News / Toronto

'Planning and Pizza Parties' tackle Toronto NIMBYism by the slice

Urban planner Sean Galbraith is holding events to speak to everyday Torontonians about city planning.

With growth, development and added density a major part of Toronto’s future, urban planner Sean Galbraith thinks it’s time residents learned more about the city planning process.

Torstar News Service

With growth, development and added density a major part of Toronto’s future, urban planner Sean Galbraith thinks it’s time residents learned more about the city planning process.

When Sean Galbraith set out on a mission to talk to everyday Torontonians about city planning, he wasn’t sure if anyone would want to listen.

Turns out his upcoming “planning and pizza parties” may be one of the hottest tickets in town.

“People want to be engaged and they want to have a positive impact in their neighbourhoods and knowing how the planning process works is part of that,” Galbraith said, noting more than one hundred people have expressed interest in attending.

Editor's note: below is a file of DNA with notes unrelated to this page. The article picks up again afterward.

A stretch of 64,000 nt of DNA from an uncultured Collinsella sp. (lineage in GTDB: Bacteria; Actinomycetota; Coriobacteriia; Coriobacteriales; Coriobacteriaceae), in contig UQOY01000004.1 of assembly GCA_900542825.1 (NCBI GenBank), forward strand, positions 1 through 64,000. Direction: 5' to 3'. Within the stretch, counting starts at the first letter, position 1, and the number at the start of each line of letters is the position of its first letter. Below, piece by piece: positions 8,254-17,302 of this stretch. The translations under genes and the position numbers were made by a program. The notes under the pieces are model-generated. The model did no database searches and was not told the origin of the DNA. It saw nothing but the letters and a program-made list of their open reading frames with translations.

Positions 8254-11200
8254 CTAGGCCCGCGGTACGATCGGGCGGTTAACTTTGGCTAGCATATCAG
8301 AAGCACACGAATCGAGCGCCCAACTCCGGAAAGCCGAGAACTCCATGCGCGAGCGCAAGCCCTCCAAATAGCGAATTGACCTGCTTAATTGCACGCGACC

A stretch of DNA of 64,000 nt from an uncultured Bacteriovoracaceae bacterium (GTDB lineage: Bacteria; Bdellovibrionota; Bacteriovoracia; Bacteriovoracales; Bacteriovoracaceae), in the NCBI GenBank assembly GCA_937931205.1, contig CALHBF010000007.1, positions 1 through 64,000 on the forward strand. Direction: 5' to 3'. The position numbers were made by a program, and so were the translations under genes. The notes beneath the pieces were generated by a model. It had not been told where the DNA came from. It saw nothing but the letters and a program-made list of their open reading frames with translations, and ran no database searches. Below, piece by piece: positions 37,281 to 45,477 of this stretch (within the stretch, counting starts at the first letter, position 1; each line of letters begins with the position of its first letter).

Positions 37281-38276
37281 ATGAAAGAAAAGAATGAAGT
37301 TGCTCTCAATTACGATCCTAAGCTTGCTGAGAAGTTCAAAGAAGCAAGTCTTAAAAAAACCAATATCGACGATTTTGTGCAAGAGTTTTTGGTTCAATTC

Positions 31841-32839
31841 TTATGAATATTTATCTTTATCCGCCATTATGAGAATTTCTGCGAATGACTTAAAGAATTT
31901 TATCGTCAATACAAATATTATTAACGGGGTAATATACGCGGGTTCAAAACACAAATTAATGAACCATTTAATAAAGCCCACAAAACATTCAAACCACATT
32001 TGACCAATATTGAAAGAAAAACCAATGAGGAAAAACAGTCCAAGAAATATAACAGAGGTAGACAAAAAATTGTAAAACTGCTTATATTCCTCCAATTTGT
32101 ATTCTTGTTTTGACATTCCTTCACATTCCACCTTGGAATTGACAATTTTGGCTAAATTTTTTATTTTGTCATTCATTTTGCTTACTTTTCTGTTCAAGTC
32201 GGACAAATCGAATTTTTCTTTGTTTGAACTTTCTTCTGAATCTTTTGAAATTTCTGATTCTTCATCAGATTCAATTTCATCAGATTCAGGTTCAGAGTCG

With jargon like “height limits and gross floor areas,” Galbraith says planning has become unnecessarily “opaque,” preventing the public from engaging with it.

He wants to change that.

“Some of these planning documents have a massive influence on our lives, but no one understands them outside of the planning profession,” he said. “So I thought I’d experiment and see if people want to learn more about the ins and outs of planning.”

Galbraith plans to start with the basics, like how to read development signs in your neighbourhood or explaining the difference between the city’s official plan and its zoning bylaws.

Ultimately, he hopes a little education can help combat the “NIMBY” opposition to development. With so many people moving to the city – the downtown is expected to nearly double in population by 2040 –growth needs to be managed, not stopped, he said.

“Having a public that understands planning on the whole is a good thing,” he said. “Hopefully, it can lead to understanding of why saying ‘maybe’ instead of ‘no’ is a better response.”

The exact dates for Galbraith’s get-togethers are still being finalized. Space is limited, but anyone interested can follow him on Twitter at @PlannerSean.

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